MPs have called on the coalition government to abolish "short-sighted" rules on English-language requirements for foreign students, which they fear could cost universities £1 billion.
Four Liberal Democrats, including former University of Cambridge academic Julian Huppert, have tabled a Commons motion warning that the "rushed and flawed" policy could cost the sector dearly.
The previous government raised the entry criteria for those wanting to study English in the UK as part of its bid to deter bogus applications for "Tier 4" visas for students.
As a result, foreign students wanting to improve their language skills on feeder courses ahead of attending university will now need the equivalent of a high grade at GCSE English to enter the country.
The early day motion, tabled last week by Stephen Lloyd, MP for Eastbourne - a major centre for English-language study - said the changes could prevent up to 100,000 students from studying in the UK.
It also uses industry figures to estimate that "£400 million per annum and 3,400 jobs will be lost from the teaching sector and £1 billion from the university sector".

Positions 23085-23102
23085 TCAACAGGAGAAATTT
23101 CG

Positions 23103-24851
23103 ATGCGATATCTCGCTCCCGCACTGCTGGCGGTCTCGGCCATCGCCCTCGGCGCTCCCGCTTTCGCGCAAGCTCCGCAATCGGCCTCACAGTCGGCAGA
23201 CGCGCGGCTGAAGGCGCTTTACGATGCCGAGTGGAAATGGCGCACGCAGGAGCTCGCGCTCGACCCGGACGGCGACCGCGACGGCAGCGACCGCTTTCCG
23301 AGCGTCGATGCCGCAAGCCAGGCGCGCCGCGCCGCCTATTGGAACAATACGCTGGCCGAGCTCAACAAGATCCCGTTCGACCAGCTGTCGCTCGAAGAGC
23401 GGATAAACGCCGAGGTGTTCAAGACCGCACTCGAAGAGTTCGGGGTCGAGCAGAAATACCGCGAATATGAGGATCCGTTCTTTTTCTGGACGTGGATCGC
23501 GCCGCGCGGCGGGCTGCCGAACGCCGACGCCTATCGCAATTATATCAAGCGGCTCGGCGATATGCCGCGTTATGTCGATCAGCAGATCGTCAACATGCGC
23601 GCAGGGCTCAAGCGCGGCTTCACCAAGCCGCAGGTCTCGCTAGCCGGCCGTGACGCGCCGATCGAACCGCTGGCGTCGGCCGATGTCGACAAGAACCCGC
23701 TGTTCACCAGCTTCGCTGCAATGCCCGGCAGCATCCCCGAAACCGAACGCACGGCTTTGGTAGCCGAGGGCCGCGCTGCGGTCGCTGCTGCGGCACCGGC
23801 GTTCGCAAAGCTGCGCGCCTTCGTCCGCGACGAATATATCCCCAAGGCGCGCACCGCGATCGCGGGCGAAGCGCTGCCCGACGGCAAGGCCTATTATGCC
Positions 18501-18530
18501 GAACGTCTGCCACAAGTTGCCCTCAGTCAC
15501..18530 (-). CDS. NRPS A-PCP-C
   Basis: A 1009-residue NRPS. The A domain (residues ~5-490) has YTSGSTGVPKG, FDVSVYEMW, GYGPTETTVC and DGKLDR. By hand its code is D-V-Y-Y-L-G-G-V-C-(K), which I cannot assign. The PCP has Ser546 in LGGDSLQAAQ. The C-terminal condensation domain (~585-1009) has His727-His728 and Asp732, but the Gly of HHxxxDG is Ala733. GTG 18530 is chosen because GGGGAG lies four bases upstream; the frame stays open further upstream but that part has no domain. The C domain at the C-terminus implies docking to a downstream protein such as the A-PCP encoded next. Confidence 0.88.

Tony Millns, chief executive of English UK, which represents accredited English-language centres, said: "Universities UK statistics show that about 46 per cent of international students going into UK universities are recruited from foundation year and English-language courses they have attended here in the UK. This is nearly half of universities' international student intake at a time when many institutions are being kept afloat by international student fees."
English UK is bringing a judicial review against the Home Office but will drop the action if the changes are reversed.
Dr Huppert, the new MP for Cambridge, said the policy was already beginning to have an impact in his constituency, where 23 English-language centres are based.
He said: "I think (the changes) were very short-sighted. It does not make sense that people should be good at English before they come here to study English. I think the focus should be on trusting the institutions to vet their students."
Meanwhile, hundreds of private colleges across the country are set to hear whether they have been granted "highly trusted" status by the UK Border Agency.
Under other changes brought in by Labour, only "highly trusted" colleges will be able to recruit foreign students to "level three" and sub-degree courses that include work placements. It is feared that restrictions are also likely to affect universities, which receive fees from colleges for accrediting courses.
Damian Green, the Conservative immigration minister, said he was "looking at the whole area of Tier 4 visas in order to improve the system to encourage legitimate students, while closing existing loopholes".